TEENAGE Israeli pianist Ariel Lanyi has been hitting the right notes since making his orchestral debut at the age of seven.
The 16-year-old said: "Having a busy lifestyle while juggling school at a young age is definitely challenging, but not discouraging.
"Travelling around Europe and America to perform has been incredible, but I do not enjoy the competitive scene.
"I perform for joy and for the audience, not to be a child prodigy. I try to find the beauty in the piece I am performing for the audience."
Jerusalem-born-and-raised, Ariel explained that music has been a part of him since the age of four, despite his parents not being musical at all.
He said: "I became immersed in music after hearing Beethoven and other composers at home, and started practising the violin and piano.
"Beethoven's pieces have a structure of beauty and different richness to the harmonies.
"I wanted to continue my passion for music after listening to it growing up".
Ariel was featured at the age of 10 on the ITV programme Superhuman: Genius.
"Being filmed at 10 was unusual for me as I wasn't used to all the cameras, but I enjoyed the experience as it captured me performing and playing," he said.
"During filming, I wanted to dissociate myself from the child prodigy label as I knew I was capable of so much more."
At 14, he released his debut classical CD, Romantic Profiles, comprising of pieces from German composers Robert Schumann, Johann Sebastian Bach, Johannes Brahms and Czech composer Leo Janácek.
He said: "It was unusual to release a CD with that type of programme.
"I would definitely do things differently now, but I have learned a lot about the structure of an album."
Ariel currently studies violin, chamber music and composition at the Jerusalem Academy of Music High School and Conservatory.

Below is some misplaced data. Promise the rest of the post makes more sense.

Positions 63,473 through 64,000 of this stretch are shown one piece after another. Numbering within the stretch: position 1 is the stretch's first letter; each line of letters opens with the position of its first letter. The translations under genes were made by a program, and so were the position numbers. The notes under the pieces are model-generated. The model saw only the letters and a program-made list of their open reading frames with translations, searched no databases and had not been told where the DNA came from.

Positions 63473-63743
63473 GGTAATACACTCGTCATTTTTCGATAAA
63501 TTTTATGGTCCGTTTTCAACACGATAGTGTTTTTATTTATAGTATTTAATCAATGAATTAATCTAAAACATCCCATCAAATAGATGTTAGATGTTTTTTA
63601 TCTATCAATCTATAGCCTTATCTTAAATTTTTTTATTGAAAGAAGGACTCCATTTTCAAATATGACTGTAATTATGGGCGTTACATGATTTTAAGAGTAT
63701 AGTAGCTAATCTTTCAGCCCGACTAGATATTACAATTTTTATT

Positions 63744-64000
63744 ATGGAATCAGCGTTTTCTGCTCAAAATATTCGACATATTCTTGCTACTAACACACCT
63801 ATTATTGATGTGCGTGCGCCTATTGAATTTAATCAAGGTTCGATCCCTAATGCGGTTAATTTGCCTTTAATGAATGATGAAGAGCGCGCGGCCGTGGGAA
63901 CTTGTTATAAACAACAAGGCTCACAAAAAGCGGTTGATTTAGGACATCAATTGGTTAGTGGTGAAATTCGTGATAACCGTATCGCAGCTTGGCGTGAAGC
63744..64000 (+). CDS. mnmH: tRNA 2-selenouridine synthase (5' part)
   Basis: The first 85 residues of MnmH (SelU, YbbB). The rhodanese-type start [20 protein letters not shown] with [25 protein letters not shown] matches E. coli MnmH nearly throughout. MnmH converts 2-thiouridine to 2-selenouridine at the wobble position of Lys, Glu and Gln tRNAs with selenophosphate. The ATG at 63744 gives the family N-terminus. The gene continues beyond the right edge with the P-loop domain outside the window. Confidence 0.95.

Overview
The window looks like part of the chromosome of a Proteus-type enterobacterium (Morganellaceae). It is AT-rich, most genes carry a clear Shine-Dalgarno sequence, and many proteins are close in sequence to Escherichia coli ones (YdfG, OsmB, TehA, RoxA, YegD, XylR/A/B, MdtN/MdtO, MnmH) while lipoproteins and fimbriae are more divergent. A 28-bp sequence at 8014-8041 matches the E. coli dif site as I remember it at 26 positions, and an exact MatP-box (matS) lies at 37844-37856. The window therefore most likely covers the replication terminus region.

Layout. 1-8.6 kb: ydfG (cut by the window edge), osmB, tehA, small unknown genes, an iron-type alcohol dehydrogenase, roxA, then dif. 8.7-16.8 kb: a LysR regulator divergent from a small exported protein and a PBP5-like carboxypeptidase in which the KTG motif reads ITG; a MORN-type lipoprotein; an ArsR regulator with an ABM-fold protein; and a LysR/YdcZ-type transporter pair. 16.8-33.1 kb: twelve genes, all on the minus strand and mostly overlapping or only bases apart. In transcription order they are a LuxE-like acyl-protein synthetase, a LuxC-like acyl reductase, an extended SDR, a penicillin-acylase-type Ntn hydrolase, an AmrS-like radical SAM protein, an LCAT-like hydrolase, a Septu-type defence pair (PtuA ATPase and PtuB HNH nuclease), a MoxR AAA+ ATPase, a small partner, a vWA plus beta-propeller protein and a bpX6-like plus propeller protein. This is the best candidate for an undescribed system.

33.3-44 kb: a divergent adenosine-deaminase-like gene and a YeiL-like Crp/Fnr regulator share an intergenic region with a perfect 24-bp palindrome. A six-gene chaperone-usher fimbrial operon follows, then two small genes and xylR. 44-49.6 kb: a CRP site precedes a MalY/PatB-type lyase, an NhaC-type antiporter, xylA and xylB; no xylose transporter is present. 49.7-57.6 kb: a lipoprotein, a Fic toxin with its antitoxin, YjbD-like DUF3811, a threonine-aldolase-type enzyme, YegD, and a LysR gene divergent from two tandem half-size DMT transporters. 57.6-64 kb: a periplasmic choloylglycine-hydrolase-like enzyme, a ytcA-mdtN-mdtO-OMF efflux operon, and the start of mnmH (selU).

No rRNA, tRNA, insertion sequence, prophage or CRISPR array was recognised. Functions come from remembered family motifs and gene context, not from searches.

This year, he has performed at various music festivals in Europe, including the Young Prague Festival, the Schleswig-Holstein Festival in Germany and a solo recital that was broadcast by Radio France.
Ariel will be performing his debut UK recital at Saint James's Piccadilly, London, on October 30.
"I have never been to London so I am really looking forward to seeing the city and performing there," he said.
"The city seems very vibrant and musical. I hope to reach out to the audience and experience London myself."
He continued: "Being on stage is a great joy. I love to convey the colours and sound of each piece to the audience.
"I usually perform three pieces on stage, taking into account which period the music was written, a romantic piece and to make sure there is a contrast between each piece."
The talented musician is a fan of video sharing website YouTube.
He said: "YouTube is the number one means of reaching art to people worldwide.
"I release my content on there, and it is a great way to contact people and promote videos."
He would also like classical music to be accepted by youngsters.
"Classical music in Israel isn't the most popular, especially among the younger generation," he added.
"It would be wonderful if classical music could reach a younger audience around the world."